Design Competition: Fall 2014
Project Team: Ryan Glick & Elizabeth Wehr
Description: Creating a public promenade that engages both the Finnish flâneur and the world traveler requires the introduction of a space that performs as both "public thoroughfare” and "museum." Traditional iconic museums primarily function as a destination point rather than as a part of a daily routine. Incorporating public program into the promenade and surrounding interior spaces, the promenade functions as a pedestrian street, freeing the flâneur to engage the museum in a new way on a daily basis. The promenade serves the city as a hub of activity which operates at both the infrastructural and human scale.
Linking the promenade to the future cruise terminal and Olympia terminaali allows the building to serve as a gateway to and from Helsinki. Formally, the space responds to the traditional courtyard typology in plan, while in section the ends open up to create a fluid circulation platform organized by programmable bands. Purposely not creating a single path of circulation allows a different perception for each user as he or she engages with the space and the activities within the bands. The space is used for festivals, events, performances, markets, installations, and socializing. Additionally, the promenade is activated by an interactive multimedia screen, stage, lawn seating, coffee cart, beer garden and various pop up shops and seat typologies. Internally, the promenade is activated by the museum lobby, restaurant, design store, flexible performance space, and preview galleries of upcoming exhibitions at the Guggenheim and around Helsinki. The welcome center is also housed along the promenade and acts as a representative and information hub for the city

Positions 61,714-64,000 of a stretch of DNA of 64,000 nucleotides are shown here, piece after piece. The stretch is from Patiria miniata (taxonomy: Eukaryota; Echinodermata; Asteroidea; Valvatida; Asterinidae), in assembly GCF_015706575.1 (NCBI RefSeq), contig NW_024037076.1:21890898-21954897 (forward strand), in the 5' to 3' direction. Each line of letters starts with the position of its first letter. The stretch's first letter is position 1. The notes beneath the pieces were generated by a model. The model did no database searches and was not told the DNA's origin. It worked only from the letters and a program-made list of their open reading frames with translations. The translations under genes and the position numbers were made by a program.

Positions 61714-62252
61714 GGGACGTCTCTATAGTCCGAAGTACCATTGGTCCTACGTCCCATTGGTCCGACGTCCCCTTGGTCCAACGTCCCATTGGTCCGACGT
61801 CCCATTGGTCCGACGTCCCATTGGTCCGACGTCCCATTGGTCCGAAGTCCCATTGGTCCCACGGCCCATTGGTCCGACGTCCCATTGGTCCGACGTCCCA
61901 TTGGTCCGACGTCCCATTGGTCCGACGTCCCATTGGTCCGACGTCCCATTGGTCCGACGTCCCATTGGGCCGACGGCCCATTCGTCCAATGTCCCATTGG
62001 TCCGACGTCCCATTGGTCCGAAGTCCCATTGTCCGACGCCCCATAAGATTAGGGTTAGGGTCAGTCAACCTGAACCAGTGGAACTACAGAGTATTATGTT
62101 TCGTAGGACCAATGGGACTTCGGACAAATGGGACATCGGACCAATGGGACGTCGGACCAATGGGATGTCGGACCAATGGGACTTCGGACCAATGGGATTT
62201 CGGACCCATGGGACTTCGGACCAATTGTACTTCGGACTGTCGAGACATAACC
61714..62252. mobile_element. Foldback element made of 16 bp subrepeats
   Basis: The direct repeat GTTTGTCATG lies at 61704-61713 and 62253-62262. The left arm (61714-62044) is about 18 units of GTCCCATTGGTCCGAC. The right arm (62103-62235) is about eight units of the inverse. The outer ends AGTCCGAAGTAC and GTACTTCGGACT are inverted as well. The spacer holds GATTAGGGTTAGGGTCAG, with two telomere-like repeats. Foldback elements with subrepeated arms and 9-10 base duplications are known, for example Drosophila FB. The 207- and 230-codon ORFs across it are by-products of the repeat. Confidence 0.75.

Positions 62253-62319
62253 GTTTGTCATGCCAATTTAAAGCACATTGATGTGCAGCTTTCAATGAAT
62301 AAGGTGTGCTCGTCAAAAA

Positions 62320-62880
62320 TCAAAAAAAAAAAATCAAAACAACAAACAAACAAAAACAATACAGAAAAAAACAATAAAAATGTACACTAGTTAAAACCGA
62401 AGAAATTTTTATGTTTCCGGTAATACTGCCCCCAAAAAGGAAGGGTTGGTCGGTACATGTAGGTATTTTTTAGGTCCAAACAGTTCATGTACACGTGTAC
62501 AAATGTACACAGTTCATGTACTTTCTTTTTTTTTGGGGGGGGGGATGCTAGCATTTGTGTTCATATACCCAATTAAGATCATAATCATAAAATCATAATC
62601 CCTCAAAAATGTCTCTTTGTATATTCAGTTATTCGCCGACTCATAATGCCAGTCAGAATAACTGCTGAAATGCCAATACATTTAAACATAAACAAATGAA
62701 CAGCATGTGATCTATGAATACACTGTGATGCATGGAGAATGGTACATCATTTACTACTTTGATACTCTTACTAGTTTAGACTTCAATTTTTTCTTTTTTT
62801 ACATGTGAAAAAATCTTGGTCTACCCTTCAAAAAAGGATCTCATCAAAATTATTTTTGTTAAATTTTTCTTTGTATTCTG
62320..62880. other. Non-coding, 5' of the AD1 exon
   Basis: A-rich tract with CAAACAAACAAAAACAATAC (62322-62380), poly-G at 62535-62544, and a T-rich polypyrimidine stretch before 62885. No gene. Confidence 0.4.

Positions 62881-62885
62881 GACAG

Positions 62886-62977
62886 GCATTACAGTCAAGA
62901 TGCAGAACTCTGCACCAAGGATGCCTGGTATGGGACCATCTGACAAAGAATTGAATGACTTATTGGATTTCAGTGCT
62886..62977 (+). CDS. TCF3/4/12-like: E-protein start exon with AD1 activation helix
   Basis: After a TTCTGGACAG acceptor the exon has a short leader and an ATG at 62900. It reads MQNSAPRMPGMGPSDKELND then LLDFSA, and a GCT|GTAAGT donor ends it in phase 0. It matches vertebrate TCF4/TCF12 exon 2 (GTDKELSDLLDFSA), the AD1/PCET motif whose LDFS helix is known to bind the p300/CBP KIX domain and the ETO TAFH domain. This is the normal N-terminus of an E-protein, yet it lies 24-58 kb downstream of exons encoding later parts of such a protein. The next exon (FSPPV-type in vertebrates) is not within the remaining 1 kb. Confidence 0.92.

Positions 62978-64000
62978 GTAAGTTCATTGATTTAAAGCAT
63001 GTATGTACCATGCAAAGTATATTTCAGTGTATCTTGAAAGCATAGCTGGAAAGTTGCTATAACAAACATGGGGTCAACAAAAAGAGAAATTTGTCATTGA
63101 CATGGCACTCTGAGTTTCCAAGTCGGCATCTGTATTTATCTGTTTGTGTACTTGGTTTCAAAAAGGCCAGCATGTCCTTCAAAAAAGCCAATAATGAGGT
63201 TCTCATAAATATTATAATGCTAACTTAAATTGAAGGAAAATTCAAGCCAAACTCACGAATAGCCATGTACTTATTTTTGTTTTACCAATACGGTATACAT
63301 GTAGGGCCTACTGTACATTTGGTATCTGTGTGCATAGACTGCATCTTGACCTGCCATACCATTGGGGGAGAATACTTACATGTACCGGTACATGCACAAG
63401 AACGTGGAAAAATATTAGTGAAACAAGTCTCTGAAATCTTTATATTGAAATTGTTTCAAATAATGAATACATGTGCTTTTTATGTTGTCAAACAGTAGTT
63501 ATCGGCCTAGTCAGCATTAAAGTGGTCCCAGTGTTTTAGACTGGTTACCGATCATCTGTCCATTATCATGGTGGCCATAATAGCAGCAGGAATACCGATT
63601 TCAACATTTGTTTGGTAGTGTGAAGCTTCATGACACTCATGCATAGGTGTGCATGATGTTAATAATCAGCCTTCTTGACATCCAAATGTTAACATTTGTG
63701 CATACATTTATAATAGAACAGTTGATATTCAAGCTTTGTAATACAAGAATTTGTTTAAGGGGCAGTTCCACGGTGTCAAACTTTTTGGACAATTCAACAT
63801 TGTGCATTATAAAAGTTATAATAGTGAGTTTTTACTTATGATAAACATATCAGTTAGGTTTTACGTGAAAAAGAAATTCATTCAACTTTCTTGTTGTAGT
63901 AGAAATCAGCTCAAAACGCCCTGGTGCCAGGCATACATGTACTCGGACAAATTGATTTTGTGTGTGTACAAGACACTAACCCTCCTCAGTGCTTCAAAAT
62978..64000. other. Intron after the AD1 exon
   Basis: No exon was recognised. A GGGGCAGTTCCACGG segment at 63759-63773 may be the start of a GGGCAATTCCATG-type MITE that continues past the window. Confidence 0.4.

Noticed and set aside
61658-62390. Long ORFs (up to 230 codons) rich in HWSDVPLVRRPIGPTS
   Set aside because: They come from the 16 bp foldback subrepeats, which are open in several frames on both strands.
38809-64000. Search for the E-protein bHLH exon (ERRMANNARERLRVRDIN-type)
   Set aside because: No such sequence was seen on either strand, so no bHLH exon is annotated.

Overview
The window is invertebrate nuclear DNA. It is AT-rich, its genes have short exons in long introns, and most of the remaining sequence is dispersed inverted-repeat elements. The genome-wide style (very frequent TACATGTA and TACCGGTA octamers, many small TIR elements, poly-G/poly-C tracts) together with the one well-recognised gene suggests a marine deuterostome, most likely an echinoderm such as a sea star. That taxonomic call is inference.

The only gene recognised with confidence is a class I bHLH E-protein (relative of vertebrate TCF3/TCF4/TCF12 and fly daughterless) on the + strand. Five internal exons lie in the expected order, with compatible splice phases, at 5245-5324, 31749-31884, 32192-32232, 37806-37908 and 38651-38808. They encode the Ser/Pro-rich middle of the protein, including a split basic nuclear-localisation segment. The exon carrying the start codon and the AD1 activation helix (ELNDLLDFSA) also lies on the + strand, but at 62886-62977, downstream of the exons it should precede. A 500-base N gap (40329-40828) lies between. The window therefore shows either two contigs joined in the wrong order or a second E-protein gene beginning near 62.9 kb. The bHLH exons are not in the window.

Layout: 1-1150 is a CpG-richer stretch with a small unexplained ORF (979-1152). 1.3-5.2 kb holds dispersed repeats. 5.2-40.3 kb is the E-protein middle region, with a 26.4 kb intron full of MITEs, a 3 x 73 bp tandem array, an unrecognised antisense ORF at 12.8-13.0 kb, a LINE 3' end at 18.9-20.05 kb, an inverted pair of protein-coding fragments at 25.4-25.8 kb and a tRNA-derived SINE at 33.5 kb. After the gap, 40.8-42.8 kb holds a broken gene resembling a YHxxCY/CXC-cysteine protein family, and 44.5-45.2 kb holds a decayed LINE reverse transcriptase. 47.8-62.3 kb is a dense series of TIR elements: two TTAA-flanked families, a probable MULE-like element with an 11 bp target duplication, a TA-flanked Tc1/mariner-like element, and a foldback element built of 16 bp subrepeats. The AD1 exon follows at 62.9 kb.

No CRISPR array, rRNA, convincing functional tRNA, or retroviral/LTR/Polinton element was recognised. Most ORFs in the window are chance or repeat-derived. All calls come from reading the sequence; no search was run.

The museum lobby is centrally located off of the promenade and leads to the central vertical circulation. Antithetical to a traditional museum lobby, this lobby has a high level of spatial compression and efficiency, forcing people up into the museum or out onto the promenade. Typologically, the finish flâneur wanders from gallery to gallery appearing and disappearing along a circulation path of their choosing. On the second floor, the “Unfinished Gallery” is situated on the southeast wing of the building. This gallery has within it four art studios, which can be rented to the public for various activates. The gallery space itself is a place to experiment, test, and grow. It houses unfinished works of art, installations and is purposely geared towards any medium. Visitors can observe artists working, while experiencing art that is still in its conception. The vehicular drop off flanks the building on the west façade pushing the service spine away from Laivasillankatu and underneath the promenade, concealing the service access of the building and port. Adjacent to the service spine are support spaces that include the loading dock, employee bike and vehicle parking. An employee entrance leads into the service level which houses offices, workrooms and gallery support spaces. Located at the southeast corner of the building the café offers scenic views of the harbor and spills down onto the public waterfront.